From the WSJ/Trulia:

“Why on Earth would you buy down here when you can rent?” asked a friend of mine in Miami Beach not long ago. “Buying is so over.”  He promptly moved to Manhattan for work reasons–and bought a $1 million loft on the Upper West Side.

Note the typical behavior. People want to buy when prices are up, and turn more wary when they’ve collapsed. Logically it makes no sense. Research out Thursday adds some hard numbers.

Real estate website has looked at major real estate markets across the country and asked: Is it cheaper to buy, or to rent?

By Trulia’s math my friend was moving in exactly the wrong direction.

Rent in Manhattan: Home prices there are way too high, says Trulia. (Ditto San Francisco.)

Buy in Miami. And Phoenix. And Las Vegas. And most of the other places that have been flattened by the crash. Homes there are cheap compared to rents.

The cross-over point is about 15 times annual rent, the company believes. In other words, as a rough rule of thumb, homes are probably fairly valued in a city when they cost about 15 times a year’s rent. So, for example, if you’re paying $10,000 a year to rent a place, think twice about buying a home that costs more than $150,000. Dean Baker, economist at the Washington, D.C. think-tank The Center for Economic and Policy Research, came to a similar conclusion in research on the subject in recent years. Fifteen times is the historic average, he said.

So what’s the multiple in New York right now?

About 32 times, says Trulia. The average two-bedroom condo or townhouse in New York city costs about 32 times as much to buy as it does to rent. Other major markets over 20 times include Seattle (24 times), San Francisco (22 times) and Portland, Ore. (22 times).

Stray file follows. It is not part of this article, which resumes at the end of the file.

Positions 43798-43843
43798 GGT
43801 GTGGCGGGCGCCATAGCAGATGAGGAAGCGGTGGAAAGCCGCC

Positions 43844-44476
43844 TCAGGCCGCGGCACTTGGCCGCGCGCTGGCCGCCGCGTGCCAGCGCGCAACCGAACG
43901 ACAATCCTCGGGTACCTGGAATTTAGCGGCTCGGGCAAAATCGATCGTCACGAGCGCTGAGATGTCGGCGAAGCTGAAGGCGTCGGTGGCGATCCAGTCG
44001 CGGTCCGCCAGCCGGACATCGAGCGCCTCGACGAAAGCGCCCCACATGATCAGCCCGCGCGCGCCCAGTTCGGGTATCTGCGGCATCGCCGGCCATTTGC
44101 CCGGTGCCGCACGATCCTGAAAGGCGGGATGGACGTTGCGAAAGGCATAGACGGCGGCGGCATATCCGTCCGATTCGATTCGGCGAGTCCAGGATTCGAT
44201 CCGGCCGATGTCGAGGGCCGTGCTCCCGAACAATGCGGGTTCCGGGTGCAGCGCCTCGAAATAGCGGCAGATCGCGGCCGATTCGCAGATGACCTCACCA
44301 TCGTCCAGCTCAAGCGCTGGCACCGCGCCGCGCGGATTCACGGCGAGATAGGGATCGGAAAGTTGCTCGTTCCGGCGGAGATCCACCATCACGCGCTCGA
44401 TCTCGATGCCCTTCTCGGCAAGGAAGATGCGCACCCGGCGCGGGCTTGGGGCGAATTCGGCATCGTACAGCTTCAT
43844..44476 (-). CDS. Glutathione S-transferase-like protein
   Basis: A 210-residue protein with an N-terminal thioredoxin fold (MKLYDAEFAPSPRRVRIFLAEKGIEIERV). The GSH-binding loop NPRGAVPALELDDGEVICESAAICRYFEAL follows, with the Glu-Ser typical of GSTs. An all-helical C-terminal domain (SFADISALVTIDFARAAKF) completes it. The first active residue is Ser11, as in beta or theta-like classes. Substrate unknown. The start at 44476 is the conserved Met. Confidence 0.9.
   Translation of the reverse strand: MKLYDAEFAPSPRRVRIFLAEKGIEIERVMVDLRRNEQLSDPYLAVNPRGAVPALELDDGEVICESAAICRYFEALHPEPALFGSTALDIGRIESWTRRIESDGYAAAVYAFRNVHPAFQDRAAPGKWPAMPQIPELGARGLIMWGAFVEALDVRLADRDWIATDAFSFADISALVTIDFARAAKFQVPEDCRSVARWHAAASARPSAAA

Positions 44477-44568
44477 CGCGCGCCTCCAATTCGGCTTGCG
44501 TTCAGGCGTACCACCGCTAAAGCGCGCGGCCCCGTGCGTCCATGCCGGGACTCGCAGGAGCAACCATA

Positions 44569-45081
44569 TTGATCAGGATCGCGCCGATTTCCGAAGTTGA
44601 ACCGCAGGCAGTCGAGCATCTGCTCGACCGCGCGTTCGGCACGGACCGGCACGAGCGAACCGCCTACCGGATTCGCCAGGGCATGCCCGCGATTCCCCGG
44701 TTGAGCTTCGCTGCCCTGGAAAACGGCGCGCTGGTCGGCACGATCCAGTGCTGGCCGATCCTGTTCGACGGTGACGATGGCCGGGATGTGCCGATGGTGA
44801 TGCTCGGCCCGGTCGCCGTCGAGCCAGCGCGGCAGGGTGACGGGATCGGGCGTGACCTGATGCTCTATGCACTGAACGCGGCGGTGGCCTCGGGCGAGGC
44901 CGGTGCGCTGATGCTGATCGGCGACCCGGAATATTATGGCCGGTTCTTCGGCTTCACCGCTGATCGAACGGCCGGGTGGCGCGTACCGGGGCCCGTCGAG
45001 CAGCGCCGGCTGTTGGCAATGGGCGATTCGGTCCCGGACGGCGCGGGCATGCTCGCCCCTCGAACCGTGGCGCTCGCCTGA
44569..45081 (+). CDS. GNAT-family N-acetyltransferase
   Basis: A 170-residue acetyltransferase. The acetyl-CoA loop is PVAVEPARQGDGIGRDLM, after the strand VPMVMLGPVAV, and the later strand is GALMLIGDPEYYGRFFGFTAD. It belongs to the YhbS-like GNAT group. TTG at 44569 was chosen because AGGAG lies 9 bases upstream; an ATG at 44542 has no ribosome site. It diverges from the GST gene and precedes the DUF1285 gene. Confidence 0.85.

On the other hand Miami list prices are now about eight times annual rents, says Trulia. Phoenix is about 10 times and Las Vegas about 11.

Trulia’s data need to be taken with some caveats.

Trulia looked at list prices rather than actual transaction prices, so its figures for prices may be too high.

Furthermore drawing the cut-off point at 15 times rents may be on the low side.

Mr. Baker, in conversation yesterday, said that figure assumes that you’re only going to stay in your home for the typical seven years. If you stay a lot longer, he says, the transaction costs of buying and selling become less and less important. That makes owning more attractive.

Nonetheless the Trulia analysis seems directionally correct. Work done by the C.E.P.R. last year came to similar conclusions: Namely that markets like New York and the California coast remained expensive compared to rents, while the hardest hit markets now look cheap.

And Trulia’s research emphasizes two points that are absolutely spot on.

First, homeowners need to look first and hardest at present cashflow. The cult of homeownership made no sense. If renting is much cheaper than buying, think seriously about it.

Second: The markets that have fallen the furthest now look like good places to buy, while those that seem to be “safest” aren’t. As the saying goes: There is no such thing as a “safe” investment, merely one whose risks are not yet apparent. It’s a principle that a lot of people forget time and again.


San Diego was rated the #8 city on their rent vs. buy list, with a 20 Price-to-Rent ratio.

From their chart:

Price-to-Rent Ratio of 16-20: The total costs of ownership of a home in this city are greater than the costs of renting, but it might still make financial sense depending on the situation.

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